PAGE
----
The Times Union, April 6, 1994
Copyright 1994 The Hearst Corporation
THREE STAR EDITION
SECTION: CAPITAL REGION, Pg. B4
HEADLINE: Woman wins $ 195,300 in suit against U.S.; Federal court verdict may set precedent in Northern District Schenectady woman suffers from myofascial pain syndrome after accident
BYLINE: JOHN CAHER; Staff writer
ALBANY: A U.S. judge, concluding that a Schenectady woman suffers from the legally and medically controversial ailment of ''myofascial pain syndrome,'' has ordered the federal government to pay $ 195,300 in the case of a civilian/Army car crash.
U.S. Magistrate Judge Ralph W. Smith Jr., in what may be the first Northern District ruling on myofascial pain syndrome, held that the government owes Mary Ann Kindler $ 45,300 for lost wages and $150,000 for past and future pain and suffering.
Kindler sued the Army, alleging that she is frequently in pain as a result of a July 3, 1986, accident. Records show Kindler was a passenger in a car that collided with an Army vehicle making an illegal U-turn in the middle of the night. The accident occurred north of Utica.
Myofascial pain dysfunction syndrome is a medically difficult diagnosis and legally difficult cause of action because it involves injuries, frequently to soft tissue, which usually cannot be detected through X-rays or other testing. Additionally, it can be caused by an accident or through the overuse of certain muscles.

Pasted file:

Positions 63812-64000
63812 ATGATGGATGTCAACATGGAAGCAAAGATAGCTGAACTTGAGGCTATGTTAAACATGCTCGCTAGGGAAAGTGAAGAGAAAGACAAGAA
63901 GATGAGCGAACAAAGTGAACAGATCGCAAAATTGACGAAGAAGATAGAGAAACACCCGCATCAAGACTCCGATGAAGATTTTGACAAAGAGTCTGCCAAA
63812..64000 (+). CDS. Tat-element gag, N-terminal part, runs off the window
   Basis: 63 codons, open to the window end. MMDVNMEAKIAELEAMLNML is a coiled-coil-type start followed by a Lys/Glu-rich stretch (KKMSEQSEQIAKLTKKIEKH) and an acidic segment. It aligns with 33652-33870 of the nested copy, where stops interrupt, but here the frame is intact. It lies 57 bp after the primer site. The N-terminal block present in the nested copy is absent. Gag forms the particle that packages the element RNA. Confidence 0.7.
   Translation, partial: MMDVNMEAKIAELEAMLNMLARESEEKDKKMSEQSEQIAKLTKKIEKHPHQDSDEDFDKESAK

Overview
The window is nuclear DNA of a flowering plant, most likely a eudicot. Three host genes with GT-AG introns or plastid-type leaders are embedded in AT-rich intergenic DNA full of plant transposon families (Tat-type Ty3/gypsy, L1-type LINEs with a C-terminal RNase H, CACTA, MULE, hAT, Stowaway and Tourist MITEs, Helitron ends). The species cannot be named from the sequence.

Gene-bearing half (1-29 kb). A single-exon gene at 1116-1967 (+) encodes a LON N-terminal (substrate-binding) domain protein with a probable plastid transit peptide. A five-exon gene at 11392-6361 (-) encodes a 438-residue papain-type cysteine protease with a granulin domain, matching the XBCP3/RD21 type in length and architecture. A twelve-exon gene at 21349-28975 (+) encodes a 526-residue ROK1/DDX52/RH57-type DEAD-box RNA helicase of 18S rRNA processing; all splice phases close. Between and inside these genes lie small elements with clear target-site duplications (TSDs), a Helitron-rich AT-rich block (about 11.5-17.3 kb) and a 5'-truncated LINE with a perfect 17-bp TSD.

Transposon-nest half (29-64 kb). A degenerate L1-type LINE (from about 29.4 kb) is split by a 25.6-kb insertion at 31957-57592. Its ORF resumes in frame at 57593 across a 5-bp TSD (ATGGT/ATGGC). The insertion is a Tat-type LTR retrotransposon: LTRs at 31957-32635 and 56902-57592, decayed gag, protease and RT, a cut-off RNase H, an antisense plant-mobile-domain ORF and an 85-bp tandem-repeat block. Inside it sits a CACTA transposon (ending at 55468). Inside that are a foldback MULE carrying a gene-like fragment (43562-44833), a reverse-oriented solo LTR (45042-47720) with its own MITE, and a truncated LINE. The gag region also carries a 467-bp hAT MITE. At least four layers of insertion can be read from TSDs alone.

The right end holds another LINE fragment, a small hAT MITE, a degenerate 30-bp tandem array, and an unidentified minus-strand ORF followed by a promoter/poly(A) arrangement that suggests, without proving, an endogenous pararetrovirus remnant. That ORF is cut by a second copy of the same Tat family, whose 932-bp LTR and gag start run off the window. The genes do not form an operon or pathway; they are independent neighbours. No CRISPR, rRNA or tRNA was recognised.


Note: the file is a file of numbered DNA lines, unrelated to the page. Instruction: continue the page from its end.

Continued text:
Critics contend myofascial pain syndrome, if it is used successfully in personal injury lawsuits, could prove to be a bonanza for ''malingerers,'' or people who fake an injury, since it is difficult to either prove or disprove their claims.
No one suggested that Kindler, who had been an active bicyclist and hiker, was faking. But a local orthopedic surgeon did dispute the plaintiff's contention that she is a victim of myofascial pain dysfunction syndrome and did testify that there was a ''psychosomatic overlay'' to her complaints, according to court records.
Smith, however, accepted the diagnosis of Kindler's doctors.
Evidence at trial showed that the accident occurred after several Army vehicles separated from the main convoy while traveling along Route 12 in Deerfield, Oneida County, and attempted to backtrack. The car in which Kindler was riding, forced to make a sudden stop on the highway because of the other driver's illegal U-turn, was rear-ended by another vehicle.
Kindler suffered a whiplash-type injury and continues to have difficulty turning her head, bending and performing other routine physical tasks, her attorney, James W. Bendall of the Schenectady firm of Bendall & Mednick, argued in a non-jury trial earlier this year.
Smith ruled in favor of Kindler, who at the time of the accident was a substitute schoolteacher. The judge found that injuries from the accident prevented Kindler from completing the requirements for a master's degree in special education.
Assistant U.S. Attorney James C. Woods defended the government.
Last year, a state Supreme Court jury awarded a Bethlehem woman $100,000 for myofascial pain syndrome in what lawyers said was the first such award in Albany County. Kindler's case apparently marks the first time a plaintiff has sustained a myofascial pain syndrome claim in federal court in this region.